Inclusion criteria to the ADNI (Data used in the preparation of this article were obtained from the Alzheimer’s Disease Neuroimaging Initiative (ADNI) database (http://www.loni.usc.edu/ADNI/). The ADNI was launched in 2003 by the National Institute on Aging (NIA), the National Institute of Biomedical Imaging and Bioengineering (NIBIB), the Food and Drug Administration (FDA), private pharmaceutical companies, and nonprofit organizations, as a $60 million, 5-year public-private partnership. The primary goal of ADNI has been to test whether serial magnetic resonance imaging (MRI), positron emission tomography (PET), other biological markers, and clinical and neuropsychological assessment can be combined to measure the progression of mild cognitive impairment (MCI) and early Alzheimer’s disease (AD). Determination of sensitive and specific markers of very early AD progression is intended to aid researchers and clinicians to develop new treatments and monitor their effectiveness, as well as lessening the time and cost of clinical trials. The principle investigator of this initiative is Michael W. Weiner, M.D., VA Medical Center and University of California, San Francisco. ADNI is the result of efforts of many coinvestigators from a broad range of academic institutions and private corporations, and subjects have been recruited from over 50 sites across the U.S. and Canada. The initial goal of ADNI was to recruit 800 adults, ages 55 to 90, to participate in the research—approximately 200 cognitively normal older individuals to be followed for 3 years, 400 people with MCI to be followed for 3 years, and 200 people with early AD to be followed for 2 years. For up-to-date information see http://www.adni-info.org/.) study were as follows:(a)CTRL: MMSE scores [44] between 24–30 (inclusive), a CDR [45] of 0, non-depressed, non-MCI, and nondemented. The age range of normal subjects was roughly matched to that of MCI and mild AD subjects;(b)MCI subjects: MMSE scores between 24 and 30 (inclusive), a memory complaint, have objective memory loss measured by education adjusted scores on Wechsler Memory Scale Logical Memory II [46], a CDR of 0.5, absence of significant levels of impairment in other cognitive domains, essentially preserved activities of daily living, and an absence of dementia;(c)Mild AD: MMSE scores between 20 and 26 (inclusive), CDR of 0.5 or 1.0, and meets NINCDS/ADRDA criteria for probable AD [47].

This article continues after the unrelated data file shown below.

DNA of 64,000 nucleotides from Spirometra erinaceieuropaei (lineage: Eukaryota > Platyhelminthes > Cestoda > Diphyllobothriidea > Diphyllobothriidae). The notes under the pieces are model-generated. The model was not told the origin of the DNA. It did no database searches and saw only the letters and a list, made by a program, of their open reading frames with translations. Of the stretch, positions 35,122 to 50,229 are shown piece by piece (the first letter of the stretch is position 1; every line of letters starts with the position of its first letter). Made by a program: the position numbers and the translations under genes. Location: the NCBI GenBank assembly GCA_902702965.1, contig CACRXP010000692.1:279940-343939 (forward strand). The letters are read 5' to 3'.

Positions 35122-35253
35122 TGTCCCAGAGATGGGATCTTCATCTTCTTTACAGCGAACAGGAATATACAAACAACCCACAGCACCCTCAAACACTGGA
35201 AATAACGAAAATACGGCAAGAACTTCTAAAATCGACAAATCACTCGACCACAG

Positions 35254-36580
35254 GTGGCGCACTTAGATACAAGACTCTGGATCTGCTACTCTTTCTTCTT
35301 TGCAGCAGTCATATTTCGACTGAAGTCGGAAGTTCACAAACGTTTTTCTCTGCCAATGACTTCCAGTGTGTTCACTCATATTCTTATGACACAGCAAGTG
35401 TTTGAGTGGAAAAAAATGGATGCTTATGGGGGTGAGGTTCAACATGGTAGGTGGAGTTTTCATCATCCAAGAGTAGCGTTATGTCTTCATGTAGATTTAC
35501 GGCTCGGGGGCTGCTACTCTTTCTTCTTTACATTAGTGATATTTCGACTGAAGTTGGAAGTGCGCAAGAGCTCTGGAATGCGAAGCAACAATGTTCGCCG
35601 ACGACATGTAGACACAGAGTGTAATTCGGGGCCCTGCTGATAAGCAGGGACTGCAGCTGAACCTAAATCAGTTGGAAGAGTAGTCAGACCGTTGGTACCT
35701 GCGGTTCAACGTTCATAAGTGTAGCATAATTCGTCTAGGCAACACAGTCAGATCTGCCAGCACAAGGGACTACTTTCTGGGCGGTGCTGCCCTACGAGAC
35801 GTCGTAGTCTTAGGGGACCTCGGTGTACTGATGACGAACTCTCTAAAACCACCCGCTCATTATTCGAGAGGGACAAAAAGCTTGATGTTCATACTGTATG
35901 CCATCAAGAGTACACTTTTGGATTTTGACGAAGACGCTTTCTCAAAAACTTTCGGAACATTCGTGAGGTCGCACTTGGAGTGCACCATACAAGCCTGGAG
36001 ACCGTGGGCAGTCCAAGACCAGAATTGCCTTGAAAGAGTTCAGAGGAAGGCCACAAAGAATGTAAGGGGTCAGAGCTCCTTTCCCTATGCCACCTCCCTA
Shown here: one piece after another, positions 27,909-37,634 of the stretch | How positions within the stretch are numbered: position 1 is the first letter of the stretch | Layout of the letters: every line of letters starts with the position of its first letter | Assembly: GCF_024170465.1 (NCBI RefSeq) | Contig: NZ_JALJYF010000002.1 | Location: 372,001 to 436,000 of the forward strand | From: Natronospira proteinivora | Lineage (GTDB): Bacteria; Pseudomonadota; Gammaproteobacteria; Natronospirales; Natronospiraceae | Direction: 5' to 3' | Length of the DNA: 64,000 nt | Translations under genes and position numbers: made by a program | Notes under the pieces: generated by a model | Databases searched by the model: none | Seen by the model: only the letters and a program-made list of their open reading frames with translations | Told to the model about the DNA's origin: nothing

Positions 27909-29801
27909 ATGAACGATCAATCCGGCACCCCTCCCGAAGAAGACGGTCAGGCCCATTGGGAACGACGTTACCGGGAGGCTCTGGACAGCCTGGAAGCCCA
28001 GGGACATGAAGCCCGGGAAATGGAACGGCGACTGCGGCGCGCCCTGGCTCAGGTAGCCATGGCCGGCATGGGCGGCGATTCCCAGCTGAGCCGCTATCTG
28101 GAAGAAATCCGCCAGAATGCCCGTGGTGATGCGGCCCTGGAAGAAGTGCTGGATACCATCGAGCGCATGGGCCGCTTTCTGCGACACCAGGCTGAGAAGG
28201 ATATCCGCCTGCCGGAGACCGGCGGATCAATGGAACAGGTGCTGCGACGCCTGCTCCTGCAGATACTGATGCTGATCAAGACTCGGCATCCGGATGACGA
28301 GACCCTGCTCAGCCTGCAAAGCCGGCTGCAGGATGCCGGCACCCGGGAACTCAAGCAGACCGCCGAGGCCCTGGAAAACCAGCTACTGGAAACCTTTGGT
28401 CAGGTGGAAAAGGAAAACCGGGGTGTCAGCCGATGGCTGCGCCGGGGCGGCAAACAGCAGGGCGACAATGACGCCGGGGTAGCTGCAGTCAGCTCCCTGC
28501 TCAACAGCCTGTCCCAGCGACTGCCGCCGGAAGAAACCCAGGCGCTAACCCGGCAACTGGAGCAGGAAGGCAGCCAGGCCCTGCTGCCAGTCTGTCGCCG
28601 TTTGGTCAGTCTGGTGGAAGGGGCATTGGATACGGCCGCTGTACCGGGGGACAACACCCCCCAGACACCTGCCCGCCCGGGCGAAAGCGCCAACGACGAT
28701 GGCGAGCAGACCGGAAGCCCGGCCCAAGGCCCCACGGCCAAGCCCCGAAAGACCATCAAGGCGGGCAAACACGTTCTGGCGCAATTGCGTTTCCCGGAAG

From the complete ADNI dataset of 822 subjects at baseline, we selected individuals for the Study Group that met the following criteria (cf. Figure 1): (a) valid entry images; (b) processed images that passed automated quality control; (c) long-term clinical assessment; and (d) no conversion (CTRL) or regression (Mild AD, MCI) in terms of final diagnostic.